Development of a questionnaire measuring individual goals of health information seeking (GAINS)




Poster session 2


Monday 17 September 2018 - 12:30 to 14:00

All authors in correct order:

Chasiotis A1, Wedderhoff O1, Rosman T1, Mayer A1
1 Leibniz Institute for Psychology Information, Trier, Germany
Presenting author and contact person

Presenting author:

Anita Chasiotis

Contact person:

Abstract text
Individual goals of health information seeking have been widely neglected by previous research, let alone systematically assessed. Identifying these goals, however, would facilitate meeting patients´ and relatives´ health information needs by providing information tailored to their respective goals.

We developed the 16-item Goals Associated with Health Information Seeking (GAINS) questionnaire measuring the four goals ‘understanding’, ‘action planning’, ‘hope’, and ‘reassurance’ on four scales (see Figure 1 for sample items), and additionally, a general need for health information. The goals are differentiated by coping focus (i.e. problem versus emotion) and by regulatory focus (i.e. promotion versus prevention; see Figure 2).

Methods and results:
We conducted two studies with independent samples to assess the psychometric properties of the questionnaire. In the first study (N = 150), reliability of the scales was adequate, and all items had a satisfying discriminatory power. We eliminated three of the original 19 items for reasons of parsimony. Factorial validity was corroborated by an acceptable model fit in a confirmatory factor analysis. In the second study (N = 283), the GAINS again proved to be reliable and the proposed factor structure was replicated. Nomological relationships with personality as well as situational variables provided evidence for construct validity.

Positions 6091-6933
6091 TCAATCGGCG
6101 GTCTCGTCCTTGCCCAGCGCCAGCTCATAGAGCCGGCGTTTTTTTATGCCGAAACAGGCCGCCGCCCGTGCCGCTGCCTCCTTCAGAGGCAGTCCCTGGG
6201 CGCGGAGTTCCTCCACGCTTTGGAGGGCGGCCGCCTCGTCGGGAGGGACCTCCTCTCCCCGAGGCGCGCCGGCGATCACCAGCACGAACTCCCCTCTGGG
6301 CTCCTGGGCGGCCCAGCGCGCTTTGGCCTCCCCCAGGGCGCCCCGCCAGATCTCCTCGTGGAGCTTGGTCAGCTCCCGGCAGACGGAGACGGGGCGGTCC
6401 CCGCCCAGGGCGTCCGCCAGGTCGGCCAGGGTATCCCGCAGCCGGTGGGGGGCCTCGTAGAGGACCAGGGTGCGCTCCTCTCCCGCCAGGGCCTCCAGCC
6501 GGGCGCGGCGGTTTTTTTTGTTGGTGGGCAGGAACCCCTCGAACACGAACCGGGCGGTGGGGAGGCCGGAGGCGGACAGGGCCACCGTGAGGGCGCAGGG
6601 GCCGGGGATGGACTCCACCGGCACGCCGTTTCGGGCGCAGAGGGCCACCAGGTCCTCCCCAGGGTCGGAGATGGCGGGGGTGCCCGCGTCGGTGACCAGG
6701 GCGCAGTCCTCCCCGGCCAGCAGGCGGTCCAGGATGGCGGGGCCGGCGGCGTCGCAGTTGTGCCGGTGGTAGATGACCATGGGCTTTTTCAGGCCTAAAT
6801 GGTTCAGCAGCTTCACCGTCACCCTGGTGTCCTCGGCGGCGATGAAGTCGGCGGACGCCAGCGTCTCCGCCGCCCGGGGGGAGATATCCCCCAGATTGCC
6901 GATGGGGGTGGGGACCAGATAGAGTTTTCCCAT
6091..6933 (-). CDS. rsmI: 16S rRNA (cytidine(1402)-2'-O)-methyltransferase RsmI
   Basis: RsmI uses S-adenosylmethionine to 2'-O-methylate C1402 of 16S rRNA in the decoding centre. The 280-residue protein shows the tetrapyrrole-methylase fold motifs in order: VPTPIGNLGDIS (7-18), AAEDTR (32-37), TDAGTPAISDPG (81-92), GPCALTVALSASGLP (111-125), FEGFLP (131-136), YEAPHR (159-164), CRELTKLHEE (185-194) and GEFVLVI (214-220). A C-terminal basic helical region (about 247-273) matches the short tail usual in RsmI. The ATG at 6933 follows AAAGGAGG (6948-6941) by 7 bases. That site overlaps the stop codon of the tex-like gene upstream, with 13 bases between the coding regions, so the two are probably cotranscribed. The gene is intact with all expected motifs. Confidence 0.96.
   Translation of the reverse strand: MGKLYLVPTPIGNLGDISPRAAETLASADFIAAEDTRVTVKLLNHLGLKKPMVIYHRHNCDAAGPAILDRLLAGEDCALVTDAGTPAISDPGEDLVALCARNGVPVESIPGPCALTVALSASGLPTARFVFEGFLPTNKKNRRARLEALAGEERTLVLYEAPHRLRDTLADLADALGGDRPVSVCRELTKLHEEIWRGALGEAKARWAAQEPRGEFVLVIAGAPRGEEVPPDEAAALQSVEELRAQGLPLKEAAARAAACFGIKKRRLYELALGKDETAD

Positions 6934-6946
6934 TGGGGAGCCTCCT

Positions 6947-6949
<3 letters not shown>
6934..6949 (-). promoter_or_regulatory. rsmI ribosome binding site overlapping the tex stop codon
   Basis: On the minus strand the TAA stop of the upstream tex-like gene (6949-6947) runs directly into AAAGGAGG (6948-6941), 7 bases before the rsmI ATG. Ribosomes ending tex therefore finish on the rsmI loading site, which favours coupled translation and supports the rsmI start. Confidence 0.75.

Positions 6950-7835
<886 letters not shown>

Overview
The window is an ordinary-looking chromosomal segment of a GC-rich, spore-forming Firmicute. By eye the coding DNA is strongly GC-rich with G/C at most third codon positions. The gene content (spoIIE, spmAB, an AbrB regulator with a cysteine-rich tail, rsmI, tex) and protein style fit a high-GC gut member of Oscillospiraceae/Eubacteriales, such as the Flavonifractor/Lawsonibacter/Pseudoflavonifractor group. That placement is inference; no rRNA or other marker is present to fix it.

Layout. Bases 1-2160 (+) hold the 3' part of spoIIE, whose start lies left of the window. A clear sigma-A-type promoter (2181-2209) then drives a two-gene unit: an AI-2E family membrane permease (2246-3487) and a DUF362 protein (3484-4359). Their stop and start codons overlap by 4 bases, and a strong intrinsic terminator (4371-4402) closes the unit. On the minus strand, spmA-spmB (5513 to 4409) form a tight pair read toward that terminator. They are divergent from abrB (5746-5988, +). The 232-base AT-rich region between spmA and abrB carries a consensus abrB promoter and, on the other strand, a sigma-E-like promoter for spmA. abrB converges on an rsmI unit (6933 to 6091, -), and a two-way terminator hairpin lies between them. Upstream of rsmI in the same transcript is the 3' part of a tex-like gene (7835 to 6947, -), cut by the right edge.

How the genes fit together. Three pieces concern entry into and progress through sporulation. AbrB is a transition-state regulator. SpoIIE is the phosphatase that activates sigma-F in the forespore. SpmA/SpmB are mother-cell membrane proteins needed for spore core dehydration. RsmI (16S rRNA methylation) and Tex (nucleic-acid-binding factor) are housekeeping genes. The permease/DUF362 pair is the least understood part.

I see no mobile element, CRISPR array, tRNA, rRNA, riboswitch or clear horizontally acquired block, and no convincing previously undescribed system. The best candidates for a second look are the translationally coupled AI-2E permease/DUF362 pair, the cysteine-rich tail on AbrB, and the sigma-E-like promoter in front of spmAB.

The GAINS is a reliable and valid assessment tool. It may assist patients in finding out about their motivation to search for specific health information in a particular context, which could lead to a more precise search and to personally satisfying results. Practitioners and researchers may draw on the GAINS to develop information material and to provide information tailored to their patients´ individual needs.

Patient or healthcare consumer involvement:
We did not involve current patients in our research.


Relevance to patients and consumers: 

Patients differ in their motivations to seek health information. Depending on the situation and on individual characteristics, various goals may arise before and during the search, and either compete or correspond with each other. The GAINS, for the first time, allows patients and practitioners to systematically assess such goals. This can empower patients to execute more needs-adapted searches. Furthermore, it facilitates a more satisfying relationship between patients and healthcare professionals as information can be asked for more specifically, and can also be provided in a way to better meet a patient´s information needs.